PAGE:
The November lecture, will be given by Anna Sebba and is the story of the women of Paris during the 1940’s.
Les Parisiennes is a story about women’s lives during the dark years of Nazi occupation and beyond and includes British and American women caught in Paris as well as native born resisters who were eventually sent to camps.
The lecture opens with a magnificent surrealist circus ball held by Elsie de Wolfe at the magnificent Villa Trianon, a Louis XV chateau in the grounds of the Palace of Versailles. Many of the guests there could not believe that war is imminent but, in a different part of Paris, thousands of refugees such as Miriam Sandzer are only too aware that they must escape as soon as they can, but how?
By 1940, following the swift defeat by Germany, Chanel moved into the Ritz with her German lover as wartime Paris became a city of women. The men were either prisoners of war in Germany, with de Gaulle and the Free French in London or in hiding.
Several British women working as secret agents began living clandestinely in the city escorting downed Allied airmen from one safe house to another. Women were essential because they attracted less attention and many of those who joined Winston Churchill’s secret army of SOE (special operations executive), first had to get to Britain for training before being flown back in. Most, such as Violet Szabo and the Indian princess, Noor Inayat Khan, were caught and tortured. Few survived.
While these women were leading highly dangerous lives, actors were performing at the Comédie Française and the Wagnerian, Germaine Lubin, singing at the Opera House as the Germans wanted to create an illusion that everything was carrying on as normal. The wealthy heiress and keen horsewoman Beatrice de Camondo foolishly believed it was and since her family had already given so much to the state, including her magnificent home, she would be safe.
Alongside the creativity of jewelers such as Cartier and Van Cleef, designers including Jeanne Lanvin and Maggie Rouff ware flourishing partly because they were making costumes for stage and screen as well as gowns and jewels for the wives of German officers. But at the same time the brilliant story teller Irène Nemirovsky, author of Suite Française, was sent to her death.
After the war, American and British diplomats, tourists and secretaries flooded in to Paris. There were cultural, diplomatic and economic initiatives – as well as affairs – and in 1947 Paris celebrated Christian Dior’s New Look as well as a perfume, Miss Dior, named after his sister Catherine, a resister, who had only just survived a prison camp and never wanted to talk about her experiences.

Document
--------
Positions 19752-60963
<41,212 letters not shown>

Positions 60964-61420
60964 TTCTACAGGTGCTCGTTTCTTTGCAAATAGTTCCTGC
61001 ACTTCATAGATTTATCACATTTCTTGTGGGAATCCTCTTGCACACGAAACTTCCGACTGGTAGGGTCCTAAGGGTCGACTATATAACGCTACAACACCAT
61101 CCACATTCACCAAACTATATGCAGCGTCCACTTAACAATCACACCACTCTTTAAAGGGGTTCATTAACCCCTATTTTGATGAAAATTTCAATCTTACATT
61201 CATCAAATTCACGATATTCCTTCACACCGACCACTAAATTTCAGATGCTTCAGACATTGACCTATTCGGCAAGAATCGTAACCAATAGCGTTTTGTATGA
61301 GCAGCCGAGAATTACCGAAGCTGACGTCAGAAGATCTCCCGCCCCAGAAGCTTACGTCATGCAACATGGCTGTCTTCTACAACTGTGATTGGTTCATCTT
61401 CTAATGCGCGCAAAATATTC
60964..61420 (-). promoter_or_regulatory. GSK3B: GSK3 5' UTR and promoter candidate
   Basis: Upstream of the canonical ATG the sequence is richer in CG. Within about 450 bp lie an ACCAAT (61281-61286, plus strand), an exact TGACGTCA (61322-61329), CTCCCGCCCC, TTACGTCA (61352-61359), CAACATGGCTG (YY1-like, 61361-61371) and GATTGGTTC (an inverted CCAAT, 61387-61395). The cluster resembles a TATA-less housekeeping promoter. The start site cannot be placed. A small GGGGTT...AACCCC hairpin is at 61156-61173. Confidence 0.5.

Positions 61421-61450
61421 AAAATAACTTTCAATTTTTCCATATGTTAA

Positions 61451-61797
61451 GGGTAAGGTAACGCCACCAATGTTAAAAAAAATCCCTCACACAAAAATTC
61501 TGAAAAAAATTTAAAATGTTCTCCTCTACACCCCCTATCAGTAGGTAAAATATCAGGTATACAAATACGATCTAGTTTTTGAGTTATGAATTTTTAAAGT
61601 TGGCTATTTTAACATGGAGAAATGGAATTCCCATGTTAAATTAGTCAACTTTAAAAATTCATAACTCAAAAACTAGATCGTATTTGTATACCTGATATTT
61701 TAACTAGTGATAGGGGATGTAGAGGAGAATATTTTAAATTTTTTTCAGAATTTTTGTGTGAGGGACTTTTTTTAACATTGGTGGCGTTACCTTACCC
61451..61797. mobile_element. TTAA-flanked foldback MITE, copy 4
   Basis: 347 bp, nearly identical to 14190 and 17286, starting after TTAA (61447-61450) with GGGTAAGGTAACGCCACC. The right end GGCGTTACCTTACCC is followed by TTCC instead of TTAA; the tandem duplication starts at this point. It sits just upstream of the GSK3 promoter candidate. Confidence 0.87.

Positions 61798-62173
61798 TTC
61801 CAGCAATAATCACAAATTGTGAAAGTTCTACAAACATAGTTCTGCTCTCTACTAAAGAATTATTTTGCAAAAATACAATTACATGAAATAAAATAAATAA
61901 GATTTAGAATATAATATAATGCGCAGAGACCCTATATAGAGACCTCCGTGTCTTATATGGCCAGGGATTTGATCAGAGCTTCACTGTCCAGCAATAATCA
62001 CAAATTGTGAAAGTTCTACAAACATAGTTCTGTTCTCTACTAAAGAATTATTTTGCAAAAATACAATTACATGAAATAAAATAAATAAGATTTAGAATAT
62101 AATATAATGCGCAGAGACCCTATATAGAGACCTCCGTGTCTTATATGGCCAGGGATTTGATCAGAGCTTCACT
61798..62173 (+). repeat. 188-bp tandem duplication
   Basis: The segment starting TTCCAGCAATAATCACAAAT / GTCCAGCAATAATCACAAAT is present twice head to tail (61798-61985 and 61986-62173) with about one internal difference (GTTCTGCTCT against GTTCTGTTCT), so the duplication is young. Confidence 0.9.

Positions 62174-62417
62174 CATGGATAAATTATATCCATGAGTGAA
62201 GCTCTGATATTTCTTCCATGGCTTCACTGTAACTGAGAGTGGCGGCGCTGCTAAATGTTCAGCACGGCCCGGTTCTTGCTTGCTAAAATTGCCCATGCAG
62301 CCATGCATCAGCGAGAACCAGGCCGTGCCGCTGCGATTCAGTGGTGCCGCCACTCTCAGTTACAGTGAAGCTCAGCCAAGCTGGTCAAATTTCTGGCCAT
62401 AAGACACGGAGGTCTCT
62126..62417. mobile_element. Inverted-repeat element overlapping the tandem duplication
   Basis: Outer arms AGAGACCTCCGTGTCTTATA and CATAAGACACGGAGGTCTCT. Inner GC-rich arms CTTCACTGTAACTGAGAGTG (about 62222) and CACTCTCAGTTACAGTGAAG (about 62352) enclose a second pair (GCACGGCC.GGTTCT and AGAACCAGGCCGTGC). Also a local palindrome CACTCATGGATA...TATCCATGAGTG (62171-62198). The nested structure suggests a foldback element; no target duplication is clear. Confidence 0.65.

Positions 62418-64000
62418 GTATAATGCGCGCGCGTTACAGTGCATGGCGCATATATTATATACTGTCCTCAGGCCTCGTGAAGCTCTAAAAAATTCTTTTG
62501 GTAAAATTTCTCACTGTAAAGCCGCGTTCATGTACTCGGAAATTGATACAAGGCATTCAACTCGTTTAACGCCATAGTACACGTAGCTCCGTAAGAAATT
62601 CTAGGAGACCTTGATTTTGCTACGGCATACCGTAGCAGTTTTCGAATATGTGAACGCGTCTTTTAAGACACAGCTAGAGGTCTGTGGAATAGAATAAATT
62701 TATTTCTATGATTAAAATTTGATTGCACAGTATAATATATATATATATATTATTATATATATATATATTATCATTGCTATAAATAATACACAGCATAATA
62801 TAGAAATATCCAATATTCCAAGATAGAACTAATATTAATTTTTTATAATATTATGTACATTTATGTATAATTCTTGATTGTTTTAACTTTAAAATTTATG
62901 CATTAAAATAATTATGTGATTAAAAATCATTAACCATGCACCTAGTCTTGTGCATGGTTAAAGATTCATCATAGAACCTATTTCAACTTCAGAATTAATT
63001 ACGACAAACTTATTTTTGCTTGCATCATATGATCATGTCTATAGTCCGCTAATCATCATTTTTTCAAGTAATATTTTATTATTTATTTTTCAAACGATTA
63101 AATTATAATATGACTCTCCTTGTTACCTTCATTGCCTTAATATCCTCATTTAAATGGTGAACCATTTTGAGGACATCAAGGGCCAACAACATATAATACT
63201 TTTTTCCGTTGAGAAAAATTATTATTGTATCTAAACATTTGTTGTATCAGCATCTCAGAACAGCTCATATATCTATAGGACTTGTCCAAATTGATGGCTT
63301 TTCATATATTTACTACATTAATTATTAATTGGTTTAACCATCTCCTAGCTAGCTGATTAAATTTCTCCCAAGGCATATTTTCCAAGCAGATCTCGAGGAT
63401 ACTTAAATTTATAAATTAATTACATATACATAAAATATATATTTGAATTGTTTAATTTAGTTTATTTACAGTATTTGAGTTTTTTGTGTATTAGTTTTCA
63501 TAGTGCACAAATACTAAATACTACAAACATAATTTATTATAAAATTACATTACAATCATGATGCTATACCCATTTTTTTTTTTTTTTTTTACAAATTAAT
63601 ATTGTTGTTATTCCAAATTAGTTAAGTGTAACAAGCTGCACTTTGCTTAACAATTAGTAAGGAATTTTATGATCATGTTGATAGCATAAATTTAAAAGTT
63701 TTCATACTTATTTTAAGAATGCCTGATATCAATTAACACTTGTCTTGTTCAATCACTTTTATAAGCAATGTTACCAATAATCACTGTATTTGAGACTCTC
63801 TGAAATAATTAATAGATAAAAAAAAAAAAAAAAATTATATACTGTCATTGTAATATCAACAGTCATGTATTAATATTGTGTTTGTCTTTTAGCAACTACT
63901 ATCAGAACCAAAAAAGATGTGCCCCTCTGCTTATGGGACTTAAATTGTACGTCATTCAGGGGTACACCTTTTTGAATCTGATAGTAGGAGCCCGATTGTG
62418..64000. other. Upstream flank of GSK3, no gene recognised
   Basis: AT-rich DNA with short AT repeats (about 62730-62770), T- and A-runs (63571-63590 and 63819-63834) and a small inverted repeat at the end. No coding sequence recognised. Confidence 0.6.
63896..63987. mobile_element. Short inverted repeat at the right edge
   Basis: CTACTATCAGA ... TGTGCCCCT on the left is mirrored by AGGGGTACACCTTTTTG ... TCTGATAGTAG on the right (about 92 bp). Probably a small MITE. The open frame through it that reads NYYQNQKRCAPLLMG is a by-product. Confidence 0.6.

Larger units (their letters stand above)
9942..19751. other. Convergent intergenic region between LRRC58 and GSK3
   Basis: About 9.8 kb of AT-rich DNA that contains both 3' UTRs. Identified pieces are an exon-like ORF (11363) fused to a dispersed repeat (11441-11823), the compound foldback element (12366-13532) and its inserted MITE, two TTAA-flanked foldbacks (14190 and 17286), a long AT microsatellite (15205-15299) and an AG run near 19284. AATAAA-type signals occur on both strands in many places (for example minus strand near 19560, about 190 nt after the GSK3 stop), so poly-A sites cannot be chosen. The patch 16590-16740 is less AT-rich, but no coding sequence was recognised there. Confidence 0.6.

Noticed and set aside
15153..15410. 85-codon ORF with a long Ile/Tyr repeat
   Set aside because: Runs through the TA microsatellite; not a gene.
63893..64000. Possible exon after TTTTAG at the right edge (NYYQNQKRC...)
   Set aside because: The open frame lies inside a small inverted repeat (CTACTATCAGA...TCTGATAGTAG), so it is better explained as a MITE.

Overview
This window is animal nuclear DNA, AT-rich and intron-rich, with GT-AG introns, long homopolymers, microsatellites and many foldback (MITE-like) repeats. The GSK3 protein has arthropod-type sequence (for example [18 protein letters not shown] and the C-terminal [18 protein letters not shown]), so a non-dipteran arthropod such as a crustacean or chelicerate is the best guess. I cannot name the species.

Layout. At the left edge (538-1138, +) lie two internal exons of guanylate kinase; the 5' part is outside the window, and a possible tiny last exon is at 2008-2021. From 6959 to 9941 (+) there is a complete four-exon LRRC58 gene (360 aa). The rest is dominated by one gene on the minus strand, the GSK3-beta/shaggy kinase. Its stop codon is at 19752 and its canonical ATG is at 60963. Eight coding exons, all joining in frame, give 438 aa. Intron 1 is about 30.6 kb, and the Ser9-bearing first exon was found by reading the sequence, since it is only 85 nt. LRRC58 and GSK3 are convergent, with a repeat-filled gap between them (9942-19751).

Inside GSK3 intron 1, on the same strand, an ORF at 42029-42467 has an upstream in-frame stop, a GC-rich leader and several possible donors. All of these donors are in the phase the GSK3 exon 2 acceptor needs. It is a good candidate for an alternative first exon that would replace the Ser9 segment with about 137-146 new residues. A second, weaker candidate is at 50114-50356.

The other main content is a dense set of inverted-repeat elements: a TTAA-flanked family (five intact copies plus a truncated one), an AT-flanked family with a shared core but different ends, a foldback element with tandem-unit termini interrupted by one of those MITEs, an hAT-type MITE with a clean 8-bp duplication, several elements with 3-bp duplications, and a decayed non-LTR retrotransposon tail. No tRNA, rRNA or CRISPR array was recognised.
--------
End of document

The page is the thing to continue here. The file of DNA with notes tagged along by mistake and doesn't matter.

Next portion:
The lecture ends with two Americans arriving in Paris for short stays with dramatic results; Julia Child, a former diplomat discovered French cuisine and wrote a ground breaking book about it while Jacqueline Bouvier stayed with a countess, a war widow in hard times who had survived a camp, and discovered the Parisian style for which she was forever renowned.
Anne a biographer, historian and author of eleven books who lectures to a variety of audiences in the US and UK, including the English Speaking Union, Royal Overseas League, National Trust, British Library and Imperial War Museum. A former Reuters foreign correspondent, Anne is now a broadcaster – she presented a BBC R3 documentary about the pianist Harriet Cohen and for Radio 4 the documentary Who was Joyce Hatto? she regularly appears on television talking about her books, mostly biographies including Jennie Churchill, William Bankes, Laura Ashley and Wallis Simpson. The latter, published as That Woman, was an international bestseller. Her latest book is a history of Paris between 1939-49 through women’s eyes published in 2016 as Les Parisiennes How the women of Paris Lived, Loved and Died in the 1940s. Anne is a former chair of Britain’s 9,000 strong Society of Authors.
If you didn’t attend the Anniversary Lunch last month then your copy of 50 Treasures of Dumfries and Galloway will be available to pick up, additional copies will be available for sale as they look like very good stocking fillers.
This month we will be raffling an appropriate book, so don’t forget your tickets.
The annual Malcolm Sergeant Click Christmas Fair at Easterbrook Hall on Monday 19th and Tuesday 20th November. 4 pm -7 30pm on Monday ,entrance £6.00 which includes a cocktail and canapes, and Tuesday opening times are 10.00am to 3.30pm
After the summer recess the Committee start to view available lectures and their suitability for 2019-2020 and beyond. If any member has a subject that they think would be suitable, would they contact anyone of the committee or Susan Leask, our Programme Secretary.
Finally, would any of you fancy joining the committee, you would not be dropped in the deep end but would be tutored before going solo, if you are interested please contact any committee member.